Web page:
Ibzan William Middlebrook was born in Chickasaw county, Mississippi, on the 28th day of November, 1837, and was educated in the private schools of that state. When seventeen years of age he came to Texas, with the family, they settling in 1854 in Fayette county, engaging in agriculture. He moved to Lavaca county in 1959, and resided there till the opening of the war between the states.
In 1861 Mr. Middlebrook volunteered in the Confederate States’ army, and served as orderly sergeant of Co. “D,” from Lavaca county. The company was commanded by Capt. J. W. Whitfield, was afterwards a battalion, then a legion, commanded respectively by Col. Whitfield, and attached to Ross’ brigade. Sergeant Middlebrook was with the command in the battles of Elkhorn, Corloth, Juka, Hatchle Bridge, Miss., and in numerous skirmishes. He was promoted to Lieutenant of Co. “K,” before the close of the war. He was twice captured, once at Carter’s creek, Tenn., and once at Rodney, Miss. He was exchanged at Petersburg, Va., the first time; the second time he was imprisoned for sixteen months at Fort Delaware, and not released till the close of the war.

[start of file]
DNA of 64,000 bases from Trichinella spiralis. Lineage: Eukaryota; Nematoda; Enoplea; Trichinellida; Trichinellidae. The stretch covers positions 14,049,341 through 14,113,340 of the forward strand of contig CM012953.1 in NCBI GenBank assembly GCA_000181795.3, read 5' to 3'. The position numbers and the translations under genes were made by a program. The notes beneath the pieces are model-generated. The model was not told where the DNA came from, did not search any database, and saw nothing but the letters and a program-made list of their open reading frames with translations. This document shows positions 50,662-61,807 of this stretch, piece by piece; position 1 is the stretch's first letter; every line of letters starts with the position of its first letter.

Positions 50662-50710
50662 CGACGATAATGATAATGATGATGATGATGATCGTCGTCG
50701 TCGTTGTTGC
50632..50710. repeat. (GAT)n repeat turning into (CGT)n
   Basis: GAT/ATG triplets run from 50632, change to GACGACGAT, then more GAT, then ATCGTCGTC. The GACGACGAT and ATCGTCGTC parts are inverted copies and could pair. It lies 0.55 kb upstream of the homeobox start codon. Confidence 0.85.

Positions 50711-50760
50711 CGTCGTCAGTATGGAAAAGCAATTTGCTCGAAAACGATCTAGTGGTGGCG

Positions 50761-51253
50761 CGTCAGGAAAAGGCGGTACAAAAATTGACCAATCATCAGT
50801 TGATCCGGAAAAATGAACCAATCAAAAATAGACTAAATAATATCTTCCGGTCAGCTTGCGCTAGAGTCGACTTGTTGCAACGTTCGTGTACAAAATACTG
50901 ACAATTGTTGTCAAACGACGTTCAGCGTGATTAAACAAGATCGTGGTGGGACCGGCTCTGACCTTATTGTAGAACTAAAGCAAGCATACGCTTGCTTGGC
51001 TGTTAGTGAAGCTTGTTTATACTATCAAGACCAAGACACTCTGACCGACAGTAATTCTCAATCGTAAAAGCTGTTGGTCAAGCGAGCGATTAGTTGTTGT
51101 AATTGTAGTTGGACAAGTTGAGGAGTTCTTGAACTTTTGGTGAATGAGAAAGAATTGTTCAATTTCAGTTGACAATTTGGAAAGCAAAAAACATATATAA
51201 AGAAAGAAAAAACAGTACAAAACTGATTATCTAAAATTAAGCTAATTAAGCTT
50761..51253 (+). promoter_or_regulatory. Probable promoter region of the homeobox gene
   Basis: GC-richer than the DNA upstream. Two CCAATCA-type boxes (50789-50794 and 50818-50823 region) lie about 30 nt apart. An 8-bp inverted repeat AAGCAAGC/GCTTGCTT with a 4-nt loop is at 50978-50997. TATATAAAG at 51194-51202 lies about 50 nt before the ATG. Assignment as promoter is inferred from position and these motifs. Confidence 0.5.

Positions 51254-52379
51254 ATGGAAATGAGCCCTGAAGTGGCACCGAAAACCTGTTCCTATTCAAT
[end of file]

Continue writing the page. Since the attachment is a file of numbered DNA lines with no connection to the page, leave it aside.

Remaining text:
After the close of the war he settled in Colorado county, and engaged in the manufacture of lumber, in which business he was quite successful, building up a comfortable home in Columbus, with all the surroundings necessary for the demands of a refined and intelligent family. On the 3d of January, 1869, he was married in the First Baptist church in this city to Mrs. Hattie Howard, who, with five children--three boys and two girls--survive him.
He was elected a representative for Colorado and Lavaca to the Fifteenth legislature and also elected to represent Colorado county in the Twenty-first legislature. He was the[sic] made chairman of the committee on Claims and Accounts, and served on the committees of Internal Improvements, Penitentiaries, Roads and Bridges, Mining and Minerals and Public Buildings and Grounds. In the Fifteen legislature he introduced the bill providing for a mechanic’s lien for work done, which was passed that session. With all his natural ability and strong personal influence he opposed the railroad commission bill and the purchase of a state farm upon which to work the convicts. He was not strictly a speaking member of the house, but relied upon quiet work in the committee rooms and in private conversation with his colleagues, with whom his genial manner and honest earnestness acquired great influence.
In April, 1898, he was elected mayor of Columbus, and, while his health permitted, devoted his best energies to the interests of the city of his residence.